Colour proof of a Black Bream, Acanthopagrus butcheri, from Mordialloc Creek, Port Phillip, 1865, with Arthur Bartholomew as both artist and lithographer. This work was commissioned by Frederick McCoy, the first Director of The National Museum of Victoria, for Plate 4 in 'The Prodromus of the Zoology of Victoria; Figures and descriptions of the living species of all classes of the Victoria indigenous animals'.

McCoy misidentified his specimens as Chrysophrys australis, The Australian Bream, noting that it "is common in the Gippsland Lakes as well as Hobsons Bay". He regarded Bartholomew's illustration to be the first published image of the Australian Breams. However, what is now called the Yellowfin Bream, Acanthopagrus australis, is a rare visitor to the Lakes, being much more common on the east coast of Australia. The Black Bream, which was not described until 1949, commonly occurs in the Lakes where it completes its entire life cycle.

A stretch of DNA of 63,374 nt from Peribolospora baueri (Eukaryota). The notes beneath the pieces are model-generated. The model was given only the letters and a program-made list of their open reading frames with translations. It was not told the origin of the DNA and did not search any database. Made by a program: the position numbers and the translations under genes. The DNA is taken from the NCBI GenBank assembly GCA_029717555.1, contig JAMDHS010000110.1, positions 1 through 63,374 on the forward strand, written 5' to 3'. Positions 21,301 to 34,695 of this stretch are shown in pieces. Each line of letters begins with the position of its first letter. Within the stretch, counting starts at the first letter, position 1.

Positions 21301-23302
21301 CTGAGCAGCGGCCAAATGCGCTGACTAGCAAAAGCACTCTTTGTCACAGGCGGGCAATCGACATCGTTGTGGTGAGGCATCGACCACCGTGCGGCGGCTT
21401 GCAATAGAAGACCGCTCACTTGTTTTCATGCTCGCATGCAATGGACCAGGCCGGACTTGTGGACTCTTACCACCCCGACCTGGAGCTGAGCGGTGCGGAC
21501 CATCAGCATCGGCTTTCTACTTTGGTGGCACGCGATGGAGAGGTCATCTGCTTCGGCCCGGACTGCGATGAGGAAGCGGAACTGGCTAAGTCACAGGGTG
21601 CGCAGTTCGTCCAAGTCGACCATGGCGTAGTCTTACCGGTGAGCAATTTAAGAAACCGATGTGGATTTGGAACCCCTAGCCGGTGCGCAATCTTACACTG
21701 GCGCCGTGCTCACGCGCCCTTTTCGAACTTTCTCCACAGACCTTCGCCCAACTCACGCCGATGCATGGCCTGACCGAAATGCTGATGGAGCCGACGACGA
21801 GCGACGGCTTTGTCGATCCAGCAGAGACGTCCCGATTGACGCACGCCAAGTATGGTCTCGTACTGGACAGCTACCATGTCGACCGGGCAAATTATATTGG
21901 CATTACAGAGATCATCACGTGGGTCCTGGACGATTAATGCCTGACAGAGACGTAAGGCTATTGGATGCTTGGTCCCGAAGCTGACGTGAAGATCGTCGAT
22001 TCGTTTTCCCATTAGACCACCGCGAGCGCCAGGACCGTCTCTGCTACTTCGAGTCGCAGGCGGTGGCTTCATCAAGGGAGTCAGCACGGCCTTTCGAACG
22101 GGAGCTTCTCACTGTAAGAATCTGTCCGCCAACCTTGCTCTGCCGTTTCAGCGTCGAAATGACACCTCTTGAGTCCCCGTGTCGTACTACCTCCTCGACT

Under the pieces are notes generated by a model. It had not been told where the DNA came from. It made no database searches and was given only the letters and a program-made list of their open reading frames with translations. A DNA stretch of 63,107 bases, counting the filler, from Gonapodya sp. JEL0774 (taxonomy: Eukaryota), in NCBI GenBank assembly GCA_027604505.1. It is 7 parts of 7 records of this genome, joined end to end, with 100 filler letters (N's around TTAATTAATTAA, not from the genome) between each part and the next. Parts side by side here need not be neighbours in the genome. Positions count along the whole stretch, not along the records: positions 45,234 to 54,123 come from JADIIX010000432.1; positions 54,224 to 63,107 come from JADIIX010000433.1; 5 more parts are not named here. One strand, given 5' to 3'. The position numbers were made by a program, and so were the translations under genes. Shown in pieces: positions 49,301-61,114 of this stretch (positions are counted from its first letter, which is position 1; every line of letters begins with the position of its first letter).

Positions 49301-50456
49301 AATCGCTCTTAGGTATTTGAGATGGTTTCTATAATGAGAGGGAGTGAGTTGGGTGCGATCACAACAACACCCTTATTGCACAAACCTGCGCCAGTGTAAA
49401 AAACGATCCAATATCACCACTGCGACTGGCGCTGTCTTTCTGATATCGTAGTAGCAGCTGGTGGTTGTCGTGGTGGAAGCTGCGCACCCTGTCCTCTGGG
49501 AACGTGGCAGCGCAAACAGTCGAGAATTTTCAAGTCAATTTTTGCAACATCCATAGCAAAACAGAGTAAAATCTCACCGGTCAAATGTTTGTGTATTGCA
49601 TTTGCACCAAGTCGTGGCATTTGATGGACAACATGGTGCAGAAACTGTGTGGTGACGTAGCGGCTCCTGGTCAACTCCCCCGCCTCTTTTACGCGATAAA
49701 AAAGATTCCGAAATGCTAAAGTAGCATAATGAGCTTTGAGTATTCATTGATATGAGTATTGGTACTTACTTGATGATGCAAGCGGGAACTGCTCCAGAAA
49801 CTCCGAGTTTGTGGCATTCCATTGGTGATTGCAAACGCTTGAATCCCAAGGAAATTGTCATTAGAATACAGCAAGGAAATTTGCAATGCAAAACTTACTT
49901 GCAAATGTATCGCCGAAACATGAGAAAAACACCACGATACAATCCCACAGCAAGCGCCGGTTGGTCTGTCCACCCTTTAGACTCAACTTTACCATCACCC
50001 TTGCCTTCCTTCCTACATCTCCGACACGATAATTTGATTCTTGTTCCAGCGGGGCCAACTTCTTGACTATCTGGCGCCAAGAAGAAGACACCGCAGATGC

This proof forms part of the much larger Prodromus Collection. Many of the original illustrations and prints in the collection informed the production of The Prodromus, the first major publication of the National Museum of Victoria. Between 1878 and 1890, McCoy published his zoology 'Prodromus' as 20 parts in two volumes, with each part comprising 20 plates. Unfortunately, almost 90 plates in the collection remain unpublished, and hundreds of illustrations were either not completed or not printed.

Description of Content

Black Bream, Acanthopagrus butcheri, by Arthur Bartholomew. Colour proof, lithographic ink & pencil on paper, 19 x 28cm, published as Plate 4 in The Prodromus of the Zoology of Victoria by Frederick McCoy.

More Information